(Washington, D.C. - August 4, 2017) Environmental Defense Fund and a broad coalition of public health, environmental and community groups notified the Environmental Protection Agency (EPA) today of their intent to sue Administrator Scott Pruitt over his failure to take protective action in response to Maryland's 'good neighbor' petition to limit coal plant smokestack pollution in upwind states.
Maryland's petition urges EPA to limit the pollution from upwind smokestacks that contributes to unhealthy ground-level ozone, commonly called smog, in Maryland. The smokestack pollution also imperils the health of communities and families living in the immediate vicinity of these coal plants.
Administrator Pruitt did not respond to Maryland's petition, although he is legally required to do so. Maryland filed its notice of intent to sueAdministrator Pruitt on July 20. Environmental Defense Fund and its partners filed their notice of intent to suetoday.
'The Clean Air Act's 'good neighbor' protections have been in place for decades to protect Marylanders and other Americans in downwind states from the dangerous smokestack pollution that blows across their borders,' said Graham McCahan, Senior Attorney for Environmental Defense Fund. 'EPA Administrator Pruitt's failure to take protective action is needlessly putting the health and safety of families in Maryland and throughout the region at risk. He must carry out his duties under our clean air laws to address the pollution from these coal plant smokestacks.'
Maryland petitioned EPA, under the Clean Air Act's 'good neighbor' safeguards, for help reducing air pollution that is blowing across its borders from neighboring states. That pollution is coming from coal-fired power units that have already installed modern pollution controls - but are not fully running them.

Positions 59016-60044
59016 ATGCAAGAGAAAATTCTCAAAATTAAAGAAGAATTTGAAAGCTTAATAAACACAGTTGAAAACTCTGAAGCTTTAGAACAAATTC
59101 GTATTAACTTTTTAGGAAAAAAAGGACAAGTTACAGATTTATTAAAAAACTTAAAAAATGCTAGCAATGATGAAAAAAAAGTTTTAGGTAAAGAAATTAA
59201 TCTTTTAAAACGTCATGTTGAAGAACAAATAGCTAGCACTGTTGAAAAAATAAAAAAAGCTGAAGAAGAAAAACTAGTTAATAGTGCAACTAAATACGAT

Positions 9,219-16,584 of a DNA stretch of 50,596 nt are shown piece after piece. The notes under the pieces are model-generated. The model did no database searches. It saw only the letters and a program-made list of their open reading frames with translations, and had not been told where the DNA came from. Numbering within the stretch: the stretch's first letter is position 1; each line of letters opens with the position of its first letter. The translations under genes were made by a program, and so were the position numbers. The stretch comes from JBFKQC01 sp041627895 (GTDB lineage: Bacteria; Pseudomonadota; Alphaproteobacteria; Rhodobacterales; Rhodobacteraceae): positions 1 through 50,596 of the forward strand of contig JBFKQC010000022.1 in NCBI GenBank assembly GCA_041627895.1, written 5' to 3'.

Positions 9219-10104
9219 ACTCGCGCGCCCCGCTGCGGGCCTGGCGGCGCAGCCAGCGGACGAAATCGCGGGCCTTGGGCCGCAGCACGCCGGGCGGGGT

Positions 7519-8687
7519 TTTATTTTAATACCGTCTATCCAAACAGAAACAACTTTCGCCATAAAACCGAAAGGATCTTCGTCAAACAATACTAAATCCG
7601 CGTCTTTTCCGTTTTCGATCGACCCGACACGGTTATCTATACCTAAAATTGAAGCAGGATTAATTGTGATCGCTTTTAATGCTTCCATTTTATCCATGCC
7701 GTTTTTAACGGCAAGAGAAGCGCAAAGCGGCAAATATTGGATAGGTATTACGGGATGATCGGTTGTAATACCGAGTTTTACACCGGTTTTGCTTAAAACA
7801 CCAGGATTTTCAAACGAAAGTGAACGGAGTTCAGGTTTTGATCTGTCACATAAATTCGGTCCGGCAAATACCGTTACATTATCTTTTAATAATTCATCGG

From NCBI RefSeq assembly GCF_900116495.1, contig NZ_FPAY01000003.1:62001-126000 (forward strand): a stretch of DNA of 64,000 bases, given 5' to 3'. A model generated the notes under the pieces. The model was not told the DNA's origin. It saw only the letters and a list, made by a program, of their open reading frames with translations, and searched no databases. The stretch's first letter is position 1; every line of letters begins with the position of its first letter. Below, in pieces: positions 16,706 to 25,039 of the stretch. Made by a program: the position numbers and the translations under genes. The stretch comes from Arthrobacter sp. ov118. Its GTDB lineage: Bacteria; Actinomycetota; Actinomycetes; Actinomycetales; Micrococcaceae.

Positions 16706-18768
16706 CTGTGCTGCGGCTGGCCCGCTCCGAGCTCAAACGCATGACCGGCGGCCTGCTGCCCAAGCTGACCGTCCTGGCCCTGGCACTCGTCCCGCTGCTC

Thirty-six coal-fired units in five upwind states - Indiana, Kentucky, Ohio, Pennsylvania and West Virginia - are failing to fully operate their modern pollution controls. That contributes to unhealthy levels of ground-level ozone, commonly called smog, in Maryland. About 70 percent of Maryland's smog problem originates from emissions in upwind states.
Today, eight public health, environmental and community organizations sent formal legal notice of their intent to suein support of Maryland and the millions in communities that are afflicted by this dangerous pollution. That group includes the Environmental Integrity Project, the Maryland Environmental Health Network, the Chesapeake Physicians for Social Responsibility, the Chesapeake Climate Action Network, Sierra Club, WE ACT for Environmental Justice, and the Adirondack Council, as well as Environmental Defense Fund.
Environmental Defense Fund has also published two interactive mapsthat show the pollution from each electric generating unit identified in Maryland's original 'good neighbor' petition. The maps show how much excess pollution is being emitted from these units, and illustrates the air quality challenges facing communities and ecosystems in Maryland and throughout the region.
Smog is associated with premature deaths, hospitalizations, asthma attacks and long-term lung damage. Smog-forming pollution that blows across state lines imperils the health of millions of people who live downwind - especially children, the elderly, people with respiratory disease, and those working and active outside, who are especially vulnerable.